Last edited:

falter

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"TTL-compatible" essentially means that a device is designed to generate/respond to a signal between 0V and 5V where < 0.7V represents a zero and > 2.0V represents a one (although the meanings of one and zero are sometimes reversed within a given system).

The differences among the various TTL-compatible device families (aside from temperature range, mil spec etc.) are:

Speed - the time it takes to switch from one to zero and vice versa
Power consumption - the total power drawn under specified conditions.
Input current - the input current required to switch from one to zero
Output current (Fan Out) - the output current it can supply (and number of inputs it can drive) and still remain < 0.7V in its low (zero) state.

In the beginning there was TTL (after RTL, DTL, etc. ;-) ), usually 74 (or 54) with a number following that defines the particular logic elements in it.
Then there was Low Power (74Lxx): Lower power, but slower.
Then Schottky (74Sxx): Faster, but requiring more power.
Finally Low power Schottky (74LSxx): Lower power and faster; probably the most common family in our vintage systems.

Since all TTL families are essentially compatible with regard to signal levels the only issues are speed and Fanout, and if you're replacing a 74xx with a (faster) 74LSxx then speed is probably not an issue. Because the LS's output drive is lower, the only time replacing a 74xx with a 74LSxx may matter is if the 'LS chip's output is driving more than one 74xx chip or something other than a TTL IC.

At least that's how I see it...

Of course there were also various other later TTL-compatible families with higher output drive, lower power consumption, faster speed, CMOS-compatibility, etc. etc.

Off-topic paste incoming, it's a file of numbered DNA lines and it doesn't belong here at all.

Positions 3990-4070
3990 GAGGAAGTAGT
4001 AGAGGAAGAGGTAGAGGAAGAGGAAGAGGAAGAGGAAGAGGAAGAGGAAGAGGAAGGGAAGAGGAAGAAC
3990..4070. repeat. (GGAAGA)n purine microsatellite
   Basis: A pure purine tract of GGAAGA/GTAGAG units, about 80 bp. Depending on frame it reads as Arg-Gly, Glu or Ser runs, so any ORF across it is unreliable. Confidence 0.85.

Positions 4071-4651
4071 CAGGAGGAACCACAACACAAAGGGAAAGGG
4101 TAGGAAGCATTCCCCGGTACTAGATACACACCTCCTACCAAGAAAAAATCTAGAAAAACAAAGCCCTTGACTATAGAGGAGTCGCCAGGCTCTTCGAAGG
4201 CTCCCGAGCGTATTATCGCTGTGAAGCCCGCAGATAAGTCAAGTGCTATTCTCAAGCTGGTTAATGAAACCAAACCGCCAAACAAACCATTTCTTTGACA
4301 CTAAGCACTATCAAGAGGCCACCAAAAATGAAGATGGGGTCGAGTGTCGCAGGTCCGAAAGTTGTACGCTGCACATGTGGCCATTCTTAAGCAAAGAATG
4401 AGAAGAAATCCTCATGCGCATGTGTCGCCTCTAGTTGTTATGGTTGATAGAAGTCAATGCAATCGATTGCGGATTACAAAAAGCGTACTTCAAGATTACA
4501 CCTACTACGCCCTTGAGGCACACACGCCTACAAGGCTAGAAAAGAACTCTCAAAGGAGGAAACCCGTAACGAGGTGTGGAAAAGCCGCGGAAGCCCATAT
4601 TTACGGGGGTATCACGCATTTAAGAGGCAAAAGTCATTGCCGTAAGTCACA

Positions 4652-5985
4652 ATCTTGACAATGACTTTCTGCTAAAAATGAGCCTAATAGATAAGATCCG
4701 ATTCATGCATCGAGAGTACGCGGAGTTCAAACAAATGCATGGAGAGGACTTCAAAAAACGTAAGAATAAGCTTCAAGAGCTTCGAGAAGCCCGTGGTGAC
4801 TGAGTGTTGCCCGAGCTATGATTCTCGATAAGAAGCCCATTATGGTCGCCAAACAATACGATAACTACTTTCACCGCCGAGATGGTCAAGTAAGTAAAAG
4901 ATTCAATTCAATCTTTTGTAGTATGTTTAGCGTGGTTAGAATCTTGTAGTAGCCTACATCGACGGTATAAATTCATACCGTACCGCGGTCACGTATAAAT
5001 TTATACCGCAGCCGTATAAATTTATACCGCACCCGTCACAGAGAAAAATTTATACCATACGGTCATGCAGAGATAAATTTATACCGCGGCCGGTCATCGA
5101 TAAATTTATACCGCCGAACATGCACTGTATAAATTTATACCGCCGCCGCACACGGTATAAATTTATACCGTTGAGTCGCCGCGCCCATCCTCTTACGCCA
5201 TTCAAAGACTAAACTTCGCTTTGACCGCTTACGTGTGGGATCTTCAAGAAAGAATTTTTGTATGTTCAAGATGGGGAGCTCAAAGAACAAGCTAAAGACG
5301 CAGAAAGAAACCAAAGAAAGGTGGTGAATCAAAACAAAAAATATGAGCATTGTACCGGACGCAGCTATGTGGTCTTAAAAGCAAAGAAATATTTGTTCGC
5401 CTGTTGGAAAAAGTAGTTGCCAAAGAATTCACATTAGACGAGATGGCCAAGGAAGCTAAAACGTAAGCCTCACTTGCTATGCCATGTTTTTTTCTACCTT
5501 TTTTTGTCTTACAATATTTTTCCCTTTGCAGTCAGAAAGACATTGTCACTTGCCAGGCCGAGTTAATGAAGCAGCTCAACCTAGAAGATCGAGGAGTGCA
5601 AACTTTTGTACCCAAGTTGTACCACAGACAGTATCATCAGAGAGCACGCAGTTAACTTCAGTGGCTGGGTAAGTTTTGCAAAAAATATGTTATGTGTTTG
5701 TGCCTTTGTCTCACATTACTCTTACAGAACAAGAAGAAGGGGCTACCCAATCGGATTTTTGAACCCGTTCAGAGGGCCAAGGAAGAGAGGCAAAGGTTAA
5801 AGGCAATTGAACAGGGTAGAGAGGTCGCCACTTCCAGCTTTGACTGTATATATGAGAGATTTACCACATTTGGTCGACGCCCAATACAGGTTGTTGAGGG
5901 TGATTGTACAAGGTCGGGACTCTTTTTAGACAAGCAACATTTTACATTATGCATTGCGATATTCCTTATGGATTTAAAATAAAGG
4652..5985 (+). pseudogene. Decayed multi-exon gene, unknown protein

Thanks Mike!

Well, I did finally remove the suspect dead 7400, and then tried the last remaining 7400 I had here, but no dice. So then I swapped to 74LS400, and voila.. we have life again. But, not getting the correct keys. So I'm not sure if this is an issue related to the LS chips being slightly different in some way, or some other issue.. here's a screenshot:

20140305_140648.jpg

The first line is the QWERTY row.. (the bunch of Ps at the end are when I hit the repeat key -- when I hit that, it does a random smattering of the last key pressed (sometimes just 1, usually 4 or more). Next is the row below it, and then finally the numbers above. 1 2 3 and 4 produce nothing, then 5 6, then no 7 or 8 then 9 etc.. I'm trying desperately to understand the schematic to see if there's any sense to there. But maybe I have to wait for those replacement chips I ordered. Hoping it's not the encoder. I know for sure it's not motherboard logic problems -- I changed to a different motherboard and got exactly the same result.
 

MikeS

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Is there a repeatable pattern; e.g. is the 'E' consistently replaced with a 'U', an 'I' with a 'Y', etc.?

Where's the schematic?
 

falter

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Is there a repeatable pattern; e.g. is the 'E' consistently replaced with a 'U', an 'I' with a 'Y', etc.?

Where's the schematic?

http://mirrors.apple2.org.za/Apple ...Gayler - The Apple II Circuit Description.pdf

In the appendices for single piece keyboard.